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Va. Tech Students Create Experimental Bricks For the Moon

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  • Energy required (Score:4, Informative)

    by sakdoctor (1087155) on Tuesday January 13, 2009 @11:17AM (#26433375) Homepage

    Aluminium is present in the moons crust, but some big nuclear reactors are going to be needed.
    First for aluminium production, then for the brick making.

  • Re:But... (Score:3, Informative)

    by Anonymous Coward on Tuesday January 13, 2009 @11:24AM (#26433519)
    It could still be used for structural purposes, just add an airtight layer to the interior after the rest of the building is done.
  • Re:But... (Score:3, Informative)

    by 0100010001010011 (652467) on Tuesday January 13, 2009 @11:37AM (#26433731)

    So you seal it. Bricks aren't water tight but some how my basement manages. Build the basic structure then cover it with self healing foam on the inside. Make it so that anytime there is an air leak it sucks some foam into the hole and seals it.

  • Re:Energy required (Score:1, Informative)

    by Anonymous Coward on Tuesday January 13, 2009 @12:29PM (#26434655)

    > Solar Energy on the moon is much better then on
    > Earth. 2 weeks of sunlight, no clouds.

    You just have to hold your breath for the two weeks when the sun *isn't* shining and your life-support systems won't work.

    The batteries required to keep you alive for a fortnight would be very heavy,probably too heavy to transport to the moon economically. However, you might be able to set up some sort of energy storage using local materials (pumping regolith uphill during the day, letting it fall at night and recapturing the energy.) Of course in any stored-energy solution, your panels have to be capturing >200% the energy you are actually using in order to keep store enough for the night time.

    The peaks of eternal light aren't quite eternal, and there aren't a lot of them, and they only exist in one place at the north pole.

    You ought to be able to generate a minimal amount of power during the night from starlight and/ or earthlight (assuming your panels aren't on the dark side), but I have no idea how much light those sources produce compared to lunar daytime. Not much, I'm guessing. Almost certainly not enough to keep you alive, unless you have a massive over-abundance of panelling.

    Of course, you could put some mirrors in orbit to bounce sunlight onto your panels even at night, that would be handy. The other option is to have panels all over the moon so that there are always some of them in sunlight, and cables to carry the power to where it's needed, but that would be a massive undertaking, you might as well just go nuclear.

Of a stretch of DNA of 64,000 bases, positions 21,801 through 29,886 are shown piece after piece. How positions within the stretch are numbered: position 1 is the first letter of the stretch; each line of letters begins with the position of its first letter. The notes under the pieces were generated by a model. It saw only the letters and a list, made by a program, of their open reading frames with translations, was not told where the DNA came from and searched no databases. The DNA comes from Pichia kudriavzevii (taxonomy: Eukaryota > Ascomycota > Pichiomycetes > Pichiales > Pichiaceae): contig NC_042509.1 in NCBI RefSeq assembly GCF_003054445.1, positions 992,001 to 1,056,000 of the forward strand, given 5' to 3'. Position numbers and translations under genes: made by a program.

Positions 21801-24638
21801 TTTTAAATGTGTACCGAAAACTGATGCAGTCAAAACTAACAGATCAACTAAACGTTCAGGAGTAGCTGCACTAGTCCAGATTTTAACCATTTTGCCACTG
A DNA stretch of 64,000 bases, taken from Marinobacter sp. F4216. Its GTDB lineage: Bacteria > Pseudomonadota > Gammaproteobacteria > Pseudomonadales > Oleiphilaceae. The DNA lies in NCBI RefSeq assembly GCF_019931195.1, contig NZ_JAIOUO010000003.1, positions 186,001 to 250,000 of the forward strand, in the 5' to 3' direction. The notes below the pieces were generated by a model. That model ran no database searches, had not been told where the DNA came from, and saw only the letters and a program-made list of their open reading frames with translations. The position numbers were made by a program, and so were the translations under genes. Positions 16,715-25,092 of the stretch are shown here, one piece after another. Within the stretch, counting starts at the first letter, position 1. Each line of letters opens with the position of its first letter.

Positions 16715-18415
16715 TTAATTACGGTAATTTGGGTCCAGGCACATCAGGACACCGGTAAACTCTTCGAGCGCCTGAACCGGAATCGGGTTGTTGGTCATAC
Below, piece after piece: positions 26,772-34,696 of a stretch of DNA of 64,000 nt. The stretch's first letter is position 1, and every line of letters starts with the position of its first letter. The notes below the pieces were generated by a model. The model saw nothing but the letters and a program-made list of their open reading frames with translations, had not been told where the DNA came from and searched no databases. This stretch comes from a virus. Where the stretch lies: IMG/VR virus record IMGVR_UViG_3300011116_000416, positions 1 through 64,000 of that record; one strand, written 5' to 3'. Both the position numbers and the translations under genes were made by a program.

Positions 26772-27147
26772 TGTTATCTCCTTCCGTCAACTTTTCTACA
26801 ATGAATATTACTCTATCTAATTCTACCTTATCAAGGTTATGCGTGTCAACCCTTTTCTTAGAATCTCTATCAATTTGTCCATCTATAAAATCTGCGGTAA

All told, solar energy for the moon is limited to very few uses. Anything that needs more than 50% uptime is no good. Maybe a few panels for secondary backup power (in case both your primary AND secondary power sources fail).

  • Re:But... (Score:3, Informative)

    by bcwright (871193) on Tuesday January 13, 2009 @12:51PM (#26435061)

    Cosmic radiation is probably the least of your worries. Unless you can shield yourself from nearly all of it (which is difficult at best), you can actually make your exposure worse because the cosmic radiation will interact with the material in the shielding to produce secondary radiation which can actually be worse than the cosmic radiation itself since it will interact more readily with matter (i.e., you).

    But a lot of solar radiation is not nearly as energetic as cosmic radiation, and besides it would be very useful to have a protective heat sink so that your living quarters don't get too hot during the lunar "day" or too cold during the lunar "night."

  • Re:forget bricks (Score:2, Informative)

    by hattig (47930) on Tuesday January 13, 2009 @01:07PM (#26435367) Journal

    Why not just scrape away 20ft of regolith, build structures with bricks made from the regolith, and re-cover with the remaining regolith? Sure, you can tunnel downwards from there as opposed to outwards, but I'm sure it's easier to use diggers and explosives to dig a big pit initially than it is to tunnel initially. Then you might as well expand outwards as you have the diggers and brick making facilities in place.

    Of course, by the time we're doing that on the moon, there'll probably be a way to build giant structural arches and domes using carbon nanotubes by some form of extrusion growing process that just needs the regolith as input, a power source, and something to take the finished goods away and erect them.

    Anyway, the biggest problem on the moon is the moon dust itself, which is really sharp and sticky, and thus really bad to get in your lungs, and nearly impossible to filter out in an airlock, and in a location with sparse water... ick.

  • by Anonymous Coward on Tuesday January 13, 2009 @01:21PM (#26435633)

    I opened the article and got infected with a virus... dumb windows crap. Isn't there a way to report malware on this site?

  • Re:Brick house? (Score:4, Informative)

    by tmosley (996283) on Tuesday January 13, 2009 @02:56PM (#26437289)
    He was eaten by the wolf while researching how to make long enough tubes.

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